Thanksgiving is a day for families and friends to get together for a special meal and is a time for many people to give thanks for what they have. The word “thanksgiving” provides memories and images of football, family reunions, roasted turkey, stuffing, mashed potatoes and pumpkin pie. No matter how big your family is, we all have cherished traditions that make our holidays even more special. When I was younger my family and I would go to my grandparents’ house to celebrate thanksgiving with everyone. All of the grandchildren would arrive early in the morning to do crafts and help my grandmother decorate the house. She would go to the attic to get all of her decorations out and one by one we would be in line to help her bring them down. All of the grandkids would each take a section of the house they wanted to decorate and make it their own. After we were all done decorating then the craft making part of the day would begin. I would have to say this was my favorite part of the day because I loved making crafts. My grandmother would set up the table with everything we would need to make our craft, including the step by step directions list that she would print off of her computer that morning. The one thing she loved more than anything was doing crafts, especially when her grandchildren were there to do them with her. She would call us her “little helpers” but she always ended up letting us make it on our own and would be there to help out if we needed it. Every year we would make a thanksgiving wreath, our own place mats and name cards, pilgrim hats, a turkey made out of cotton balls and acorns, and a couple other things. After we were done with the crafts we would help her set the table and our parents would start arriving. As soon as you walked into my grandmother’s house you could smell the aroma from all of the food she had been cooking from earlier in the day and it smelled amazing, not to mention she was a great cook. We would all sit around the table eating the amazing Thanksgiving Feast the adults had prepared for us and when we were done eating we would convene to the living room to watch football. Once football was over we would say our goodbyes and go home. Holidays are a very special time to spend with family and friends and to bring about new memories to last you for a lifetime.

       

Here are some interesting facts about thanksgiving that you can share with your family and friends:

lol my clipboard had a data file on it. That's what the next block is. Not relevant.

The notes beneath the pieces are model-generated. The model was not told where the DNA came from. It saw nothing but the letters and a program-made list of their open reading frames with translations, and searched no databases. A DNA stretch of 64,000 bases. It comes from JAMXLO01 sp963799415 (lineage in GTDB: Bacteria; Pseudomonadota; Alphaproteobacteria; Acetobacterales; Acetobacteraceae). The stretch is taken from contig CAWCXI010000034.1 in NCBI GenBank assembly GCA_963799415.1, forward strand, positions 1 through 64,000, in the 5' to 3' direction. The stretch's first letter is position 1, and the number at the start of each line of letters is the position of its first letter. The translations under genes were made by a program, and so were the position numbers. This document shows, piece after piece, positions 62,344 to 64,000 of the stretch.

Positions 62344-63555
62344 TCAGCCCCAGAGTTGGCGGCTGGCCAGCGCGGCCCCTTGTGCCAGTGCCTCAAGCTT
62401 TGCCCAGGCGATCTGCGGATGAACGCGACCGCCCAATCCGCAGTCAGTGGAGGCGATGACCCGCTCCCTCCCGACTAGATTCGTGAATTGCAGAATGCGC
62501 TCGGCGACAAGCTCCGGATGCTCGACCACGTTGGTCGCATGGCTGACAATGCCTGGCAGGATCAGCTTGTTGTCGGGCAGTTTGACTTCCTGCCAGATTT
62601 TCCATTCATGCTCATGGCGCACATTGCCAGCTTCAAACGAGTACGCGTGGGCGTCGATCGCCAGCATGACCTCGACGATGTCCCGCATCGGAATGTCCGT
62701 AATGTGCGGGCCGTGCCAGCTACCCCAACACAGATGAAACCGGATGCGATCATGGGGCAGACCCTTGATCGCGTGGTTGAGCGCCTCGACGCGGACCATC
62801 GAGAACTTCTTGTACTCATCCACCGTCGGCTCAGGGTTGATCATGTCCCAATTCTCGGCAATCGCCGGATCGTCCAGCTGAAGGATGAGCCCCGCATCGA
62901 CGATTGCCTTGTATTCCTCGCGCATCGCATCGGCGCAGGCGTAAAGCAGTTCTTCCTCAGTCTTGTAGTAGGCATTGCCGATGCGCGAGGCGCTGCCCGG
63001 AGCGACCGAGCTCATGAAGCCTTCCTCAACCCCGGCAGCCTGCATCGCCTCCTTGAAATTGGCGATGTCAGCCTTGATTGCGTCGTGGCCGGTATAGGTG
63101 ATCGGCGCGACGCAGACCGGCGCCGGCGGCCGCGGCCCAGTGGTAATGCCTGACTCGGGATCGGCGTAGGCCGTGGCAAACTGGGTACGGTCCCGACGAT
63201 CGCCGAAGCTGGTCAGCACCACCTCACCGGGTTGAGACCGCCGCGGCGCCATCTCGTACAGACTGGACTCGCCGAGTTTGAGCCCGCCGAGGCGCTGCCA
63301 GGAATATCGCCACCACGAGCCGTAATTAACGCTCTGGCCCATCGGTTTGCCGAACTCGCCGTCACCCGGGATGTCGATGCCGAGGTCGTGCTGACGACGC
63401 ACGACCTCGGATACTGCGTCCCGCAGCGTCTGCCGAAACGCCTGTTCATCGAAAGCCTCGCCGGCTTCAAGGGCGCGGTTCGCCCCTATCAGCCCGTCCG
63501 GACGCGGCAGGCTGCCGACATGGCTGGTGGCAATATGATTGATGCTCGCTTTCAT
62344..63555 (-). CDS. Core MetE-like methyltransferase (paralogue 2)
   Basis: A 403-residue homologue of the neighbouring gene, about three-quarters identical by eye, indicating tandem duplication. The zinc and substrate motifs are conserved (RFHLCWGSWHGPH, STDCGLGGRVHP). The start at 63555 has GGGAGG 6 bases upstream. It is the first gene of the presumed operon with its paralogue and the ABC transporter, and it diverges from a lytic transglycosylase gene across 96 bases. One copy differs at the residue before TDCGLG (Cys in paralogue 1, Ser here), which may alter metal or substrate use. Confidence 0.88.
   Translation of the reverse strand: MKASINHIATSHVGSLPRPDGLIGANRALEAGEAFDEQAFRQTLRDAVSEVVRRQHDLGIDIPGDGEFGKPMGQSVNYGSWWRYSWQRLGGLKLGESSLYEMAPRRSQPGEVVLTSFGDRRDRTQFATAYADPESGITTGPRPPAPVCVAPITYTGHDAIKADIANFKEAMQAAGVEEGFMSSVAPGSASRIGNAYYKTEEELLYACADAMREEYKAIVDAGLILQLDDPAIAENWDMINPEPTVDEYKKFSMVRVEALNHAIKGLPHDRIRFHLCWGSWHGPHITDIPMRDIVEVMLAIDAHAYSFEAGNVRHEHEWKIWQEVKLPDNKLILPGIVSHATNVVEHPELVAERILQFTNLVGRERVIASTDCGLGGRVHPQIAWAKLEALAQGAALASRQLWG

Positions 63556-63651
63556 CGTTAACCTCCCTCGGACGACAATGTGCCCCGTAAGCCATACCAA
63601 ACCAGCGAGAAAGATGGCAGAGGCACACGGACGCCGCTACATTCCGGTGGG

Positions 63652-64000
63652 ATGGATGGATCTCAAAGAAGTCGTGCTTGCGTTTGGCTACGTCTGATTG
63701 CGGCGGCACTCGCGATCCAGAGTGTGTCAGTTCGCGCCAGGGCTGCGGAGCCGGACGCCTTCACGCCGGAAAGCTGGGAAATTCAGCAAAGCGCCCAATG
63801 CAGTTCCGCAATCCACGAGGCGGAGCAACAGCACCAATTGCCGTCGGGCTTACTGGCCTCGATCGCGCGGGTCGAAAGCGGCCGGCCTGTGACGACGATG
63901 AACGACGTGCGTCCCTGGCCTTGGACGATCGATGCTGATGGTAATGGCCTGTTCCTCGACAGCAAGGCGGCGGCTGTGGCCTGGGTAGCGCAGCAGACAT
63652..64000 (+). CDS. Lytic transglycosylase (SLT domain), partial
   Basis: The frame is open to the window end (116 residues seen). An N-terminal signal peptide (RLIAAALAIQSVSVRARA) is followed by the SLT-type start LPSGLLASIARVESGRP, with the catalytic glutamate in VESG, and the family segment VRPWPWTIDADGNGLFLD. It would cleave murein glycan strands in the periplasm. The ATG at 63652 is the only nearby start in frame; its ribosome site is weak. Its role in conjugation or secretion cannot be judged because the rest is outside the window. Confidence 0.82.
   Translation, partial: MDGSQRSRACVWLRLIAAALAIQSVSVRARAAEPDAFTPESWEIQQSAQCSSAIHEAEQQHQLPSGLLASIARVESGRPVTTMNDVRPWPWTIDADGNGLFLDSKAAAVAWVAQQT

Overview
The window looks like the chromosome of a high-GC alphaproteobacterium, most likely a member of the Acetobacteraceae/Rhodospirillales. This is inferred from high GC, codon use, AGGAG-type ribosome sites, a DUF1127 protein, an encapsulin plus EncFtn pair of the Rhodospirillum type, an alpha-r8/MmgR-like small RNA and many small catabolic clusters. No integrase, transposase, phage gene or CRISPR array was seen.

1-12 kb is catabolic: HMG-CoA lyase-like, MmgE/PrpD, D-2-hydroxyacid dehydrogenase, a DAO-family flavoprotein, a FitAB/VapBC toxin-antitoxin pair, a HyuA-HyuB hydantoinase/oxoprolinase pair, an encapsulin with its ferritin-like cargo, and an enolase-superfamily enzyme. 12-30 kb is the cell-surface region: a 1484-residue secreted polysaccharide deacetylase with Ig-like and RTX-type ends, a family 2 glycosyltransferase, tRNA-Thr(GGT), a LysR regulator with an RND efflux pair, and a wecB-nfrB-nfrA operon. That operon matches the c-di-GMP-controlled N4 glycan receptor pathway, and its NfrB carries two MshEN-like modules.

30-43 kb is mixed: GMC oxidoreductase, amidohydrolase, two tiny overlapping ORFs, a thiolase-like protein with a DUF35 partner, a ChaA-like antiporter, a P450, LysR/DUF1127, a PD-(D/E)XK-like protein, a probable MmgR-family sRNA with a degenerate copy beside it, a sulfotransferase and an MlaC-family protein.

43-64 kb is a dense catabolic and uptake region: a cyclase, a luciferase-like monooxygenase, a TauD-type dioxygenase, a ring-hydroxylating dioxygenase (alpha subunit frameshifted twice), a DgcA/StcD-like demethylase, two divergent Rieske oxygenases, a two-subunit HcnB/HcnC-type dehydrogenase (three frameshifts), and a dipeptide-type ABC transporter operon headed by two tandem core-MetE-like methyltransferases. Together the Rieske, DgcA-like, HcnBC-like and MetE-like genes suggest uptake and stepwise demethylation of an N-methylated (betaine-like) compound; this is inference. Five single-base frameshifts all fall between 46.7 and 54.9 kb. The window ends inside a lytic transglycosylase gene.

à       The Annual Macy’s Thanksgiving Day Parade tradition began in the 1920’s

à       The NFL started the Thanksgiving Classic games in 1920 and now has become a tradition to watch football on thanksgiving.

à       It was not until 1941 that Congress declared thanksgiving as a National Holiday. ( It lies on the fourth Thursday in November)

à       The first thanksgiving was not a feast but rather a time when Native Americans helped Pilgrims by bringing them food and helping them build off the land.

à       First thanksgiving lasted for three days

à       The day after thanksgiving has been named “Black Friday” by retailers and is the biggest shopping day of the year.

à       In the US, about 280 million turkeys are sold for the Thanksgiving celebration.

                                       

Wanting to wish everyone a safe and blessed holiday this year and a Happy Thanksgiving.

 

Child Safety

Erika Harvey - Monday, November 10, 2014

Child Safety Protection Month

The goal of child safety protection month is to create awareness about the potential dangers children face in everyday situations and to use this knowledge to help prevent any dangers in the future from occurring. As children grow and change they require different levels of protection, and this is a good way to remind us to check the safety and protection plans we have in place for our children. Here is a list of some of the things you can include in your checklist:

                                        

v Vehicle Safety: All children must be riding in and correctly using an appropriate child safety restraint system. Children under age 6 and weighing under 60 lbs. must be in a car seat or booster seat; older children must be wearing a seatbelt. To be able to sit in the passenger seat of the car the child must be 12 years of age or older. When driving engage door and window lock if your car is equipped with them.

v Safety at home: Keep hallways and areas near stairs free of clutter. Designate a space for your children to keep their toys. Keep cleaners, medications and other harmful substances out of reach of children. Use child safety locks on cabinets and doors. Keep small toys or items out of younger children’s reach to avoid choking. Put covers over electrical outlets. Don’t leave sharp objects lying around. Don’t allow your child to play in the kitchen around a hot stove or oven.